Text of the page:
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Ear, Nose, Throat, and Equilibrium

Cochlear Implants

Cochlear Implant

This small, electronic device is surgically implanted under the skin behind the ear to provide a sense of sound to a child or adult who is deaf or whose hearing is severely diminished. Unlike a hearing aid that helps to amplify sound, the cochlear (COKE-lee-ur) implant gathers sound electronically and transmits the vibrations to the brain where they are recognized as sound. Hearing through the implant may be different than normal hearing, but the implant allows a person to distinguish words and communicate orally. You may find the online information on cochlear implants available from Consumer Affairs helpful.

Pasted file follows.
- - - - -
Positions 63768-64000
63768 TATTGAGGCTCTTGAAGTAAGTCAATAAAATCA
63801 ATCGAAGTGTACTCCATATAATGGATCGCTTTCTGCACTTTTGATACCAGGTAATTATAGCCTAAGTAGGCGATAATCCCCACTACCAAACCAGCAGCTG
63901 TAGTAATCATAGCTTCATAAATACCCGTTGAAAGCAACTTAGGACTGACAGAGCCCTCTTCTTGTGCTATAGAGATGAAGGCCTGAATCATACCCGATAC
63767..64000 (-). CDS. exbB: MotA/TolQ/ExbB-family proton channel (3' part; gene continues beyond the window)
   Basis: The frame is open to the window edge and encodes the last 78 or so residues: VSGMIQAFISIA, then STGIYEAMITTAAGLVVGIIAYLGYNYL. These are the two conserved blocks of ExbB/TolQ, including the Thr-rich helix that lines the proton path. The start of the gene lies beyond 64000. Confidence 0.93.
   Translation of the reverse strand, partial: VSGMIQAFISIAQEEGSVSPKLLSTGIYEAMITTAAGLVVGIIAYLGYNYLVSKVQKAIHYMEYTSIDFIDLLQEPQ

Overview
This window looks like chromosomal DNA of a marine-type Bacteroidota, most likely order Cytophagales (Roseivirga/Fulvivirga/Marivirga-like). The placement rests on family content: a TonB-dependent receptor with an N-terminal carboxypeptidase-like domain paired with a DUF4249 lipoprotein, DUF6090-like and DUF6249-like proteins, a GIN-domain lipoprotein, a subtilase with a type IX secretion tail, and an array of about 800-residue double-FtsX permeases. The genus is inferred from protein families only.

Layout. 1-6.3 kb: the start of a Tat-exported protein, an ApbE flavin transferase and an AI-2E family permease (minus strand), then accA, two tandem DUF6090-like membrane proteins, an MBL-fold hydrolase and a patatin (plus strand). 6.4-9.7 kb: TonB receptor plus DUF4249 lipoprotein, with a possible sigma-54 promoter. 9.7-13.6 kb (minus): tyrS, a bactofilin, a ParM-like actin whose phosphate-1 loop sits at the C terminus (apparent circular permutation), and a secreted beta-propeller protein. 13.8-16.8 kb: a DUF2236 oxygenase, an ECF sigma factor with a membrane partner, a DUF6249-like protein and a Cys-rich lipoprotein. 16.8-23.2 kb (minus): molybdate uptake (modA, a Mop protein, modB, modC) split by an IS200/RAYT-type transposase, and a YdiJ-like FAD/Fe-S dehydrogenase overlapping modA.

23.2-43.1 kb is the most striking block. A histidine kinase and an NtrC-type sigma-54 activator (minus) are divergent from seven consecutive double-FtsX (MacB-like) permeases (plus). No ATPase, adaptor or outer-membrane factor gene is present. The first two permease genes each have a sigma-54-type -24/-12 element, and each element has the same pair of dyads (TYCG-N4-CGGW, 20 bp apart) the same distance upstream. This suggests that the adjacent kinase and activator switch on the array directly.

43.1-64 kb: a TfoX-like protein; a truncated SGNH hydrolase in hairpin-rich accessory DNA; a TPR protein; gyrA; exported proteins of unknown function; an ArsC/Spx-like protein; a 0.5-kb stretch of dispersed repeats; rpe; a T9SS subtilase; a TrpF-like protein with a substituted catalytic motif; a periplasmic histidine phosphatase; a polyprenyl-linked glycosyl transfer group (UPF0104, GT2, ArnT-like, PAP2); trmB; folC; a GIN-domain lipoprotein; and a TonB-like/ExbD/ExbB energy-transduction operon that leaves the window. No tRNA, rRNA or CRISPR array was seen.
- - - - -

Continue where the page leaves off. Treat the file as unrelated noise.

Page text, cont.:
The FAA allows the use of implants for medical certification, but you will need FAA authorization before resuming your flying privileges. When your doctor determines that your hearing is stable and you are having no side effects, such as dizziness or disequilibrium, and you are released for normal activities, you should submit your information to the FAA. When approved, you will receive authorization to take a medical flight test (MFT), which you will schedule at your preferred flight standards district office (FSDO). After satisfactory completion of the flight test, the FAA will issue your medical certification.

The FAA will need to see:

  • A current status report from your treating physician that includes diagnosis, date of surgery, how you are doing post-operatively, any side effects, and prognosis.
  • Hospital records: admittance/discharge summaries, operative report, and reports from any diagnostic tests that may have been performed.
  • Complete post-recovery otolaryngology (ear, nose, throat) evaluation o include audiogram with speech determination scores.
  • A letter from you stating the preferred FSDO location for your medical flight test.

  • How/Where to Submit to the FAA

    Helps you find the contact information for submitting your medical records.


    Updated April 25, 2018